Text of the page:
One item of textual evidence that I did not include in my post is the following (from the First Folio):

 

ANTONIO:

So please my Lord the Duke, and all the Court

To quit the fine for one halfe of his goods,

I am content: so he will let me have

The other halfe in use, to render it

Upon his death, unto the Gentleman

That lately stole his daughter.

(4.1.375-381)

 

Note that Shakespeare capitalized the word “Gentleman.” That Gentleman was Lorenzo. Shakespeare was writing MV in 1596, just when he was successful in obtaining for his father (and himself) the coat of arms and the distinction of being a Gentleman (the exact date being October 20, 1596). I grant that this is not what one might call definitive proof, but it is at least some proof. Reliable evidence concerning Shakespeare’s life has mostly come in drips and drabs. This drabby evidence was written by Shakespeare himself, and is thus worthy of some consideration.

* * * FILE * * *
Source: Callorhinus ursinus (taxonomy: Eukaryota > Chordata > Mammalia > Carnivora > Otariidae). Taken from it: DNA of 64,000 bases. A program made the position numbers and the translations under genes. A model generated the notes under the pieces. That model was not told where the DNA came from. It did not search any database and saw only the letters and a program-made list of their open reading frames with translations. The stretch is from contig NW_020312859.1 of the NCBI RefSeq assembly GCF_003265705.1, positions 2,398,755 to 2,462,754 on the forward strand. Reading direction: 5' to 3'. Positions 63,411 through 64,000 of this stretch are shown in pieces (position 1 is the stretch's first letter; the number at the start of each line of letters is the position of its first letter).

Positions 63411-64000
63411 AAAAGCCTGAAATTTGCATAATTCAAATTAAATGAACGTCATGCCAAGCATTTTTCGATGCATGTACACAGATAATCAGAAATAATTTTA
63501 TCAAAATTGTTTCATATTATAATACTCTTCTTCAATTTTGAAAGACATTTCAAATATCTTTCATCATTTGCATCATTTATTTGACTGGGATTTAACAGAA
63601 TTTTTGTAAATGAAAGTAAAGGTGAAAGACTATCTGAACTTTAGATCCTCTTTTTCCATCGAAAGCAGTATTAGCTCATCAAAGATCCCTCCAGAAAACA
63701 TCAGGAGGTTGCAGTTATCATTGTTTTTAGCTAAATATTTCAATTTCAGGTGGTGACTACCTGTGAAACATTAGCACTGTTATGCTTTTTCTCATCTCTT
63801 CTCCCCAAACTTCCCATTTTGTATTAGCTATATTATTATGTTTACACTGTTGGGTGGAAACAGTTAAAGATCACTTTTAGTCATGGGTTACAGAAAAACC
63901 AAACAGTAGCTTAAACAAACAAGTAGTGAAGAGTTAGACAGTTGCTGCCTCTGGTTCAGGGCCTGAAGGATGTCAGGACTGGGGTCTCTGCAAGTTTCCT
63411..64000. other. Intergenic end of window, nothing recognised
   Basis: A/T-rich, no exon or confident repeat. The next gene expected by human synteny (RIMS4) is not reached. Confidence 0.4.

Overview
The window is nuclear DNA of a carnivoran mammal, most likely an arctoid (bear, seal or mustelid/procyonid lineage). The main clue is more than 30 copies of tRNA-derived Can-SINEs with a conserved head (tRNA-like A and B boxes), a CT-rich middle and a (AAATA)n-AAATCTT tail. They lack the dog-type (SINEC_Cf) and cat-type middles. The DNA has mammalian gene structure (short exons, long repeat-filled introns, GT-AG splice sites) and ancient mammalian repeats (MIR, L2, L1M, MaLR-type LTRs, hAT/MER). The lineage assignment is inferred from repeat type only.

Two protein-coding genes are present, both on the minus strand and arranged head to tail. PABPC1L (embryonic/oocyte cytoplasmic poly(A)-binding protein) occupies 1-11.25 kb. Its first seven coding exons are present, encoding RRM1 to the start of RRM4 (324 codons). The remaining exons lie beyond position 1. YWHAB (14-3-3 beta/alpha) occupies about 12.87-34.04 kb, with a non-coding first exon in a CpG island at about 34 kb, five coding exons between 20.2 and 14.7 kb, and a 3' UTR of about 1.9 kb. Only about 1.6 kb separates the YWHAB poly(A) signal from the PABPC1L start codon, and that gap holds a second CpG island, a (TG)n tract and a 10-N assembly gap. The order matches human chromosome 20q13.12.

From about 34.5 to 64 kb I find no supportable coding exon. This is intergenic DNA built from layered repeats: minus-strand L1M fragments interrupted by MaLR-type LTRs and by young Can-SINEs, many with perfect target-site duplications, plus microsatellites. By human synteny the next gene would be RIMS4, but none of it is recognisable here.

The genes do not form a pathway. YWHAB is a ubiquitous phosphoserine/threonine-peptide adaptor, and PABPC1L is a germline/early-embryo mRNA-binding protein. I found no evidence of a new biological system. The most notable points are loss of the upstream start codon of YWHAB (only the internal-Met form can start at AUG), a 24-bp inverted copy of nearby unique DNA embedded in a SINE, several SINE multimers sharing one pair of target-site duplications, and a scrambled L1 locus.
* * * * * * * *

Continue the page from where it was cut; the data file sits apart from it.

Respectfully

Bill

- -

[2]-------------------------------------------------------------

From:        Julia Griffin <This email address is being protected from spambots. You need JavaScript enabled to view it.>

Date:        January 13, 2017 at 5:49:15 PM EST

Subject:    Re: SHAKSPER: Wolfe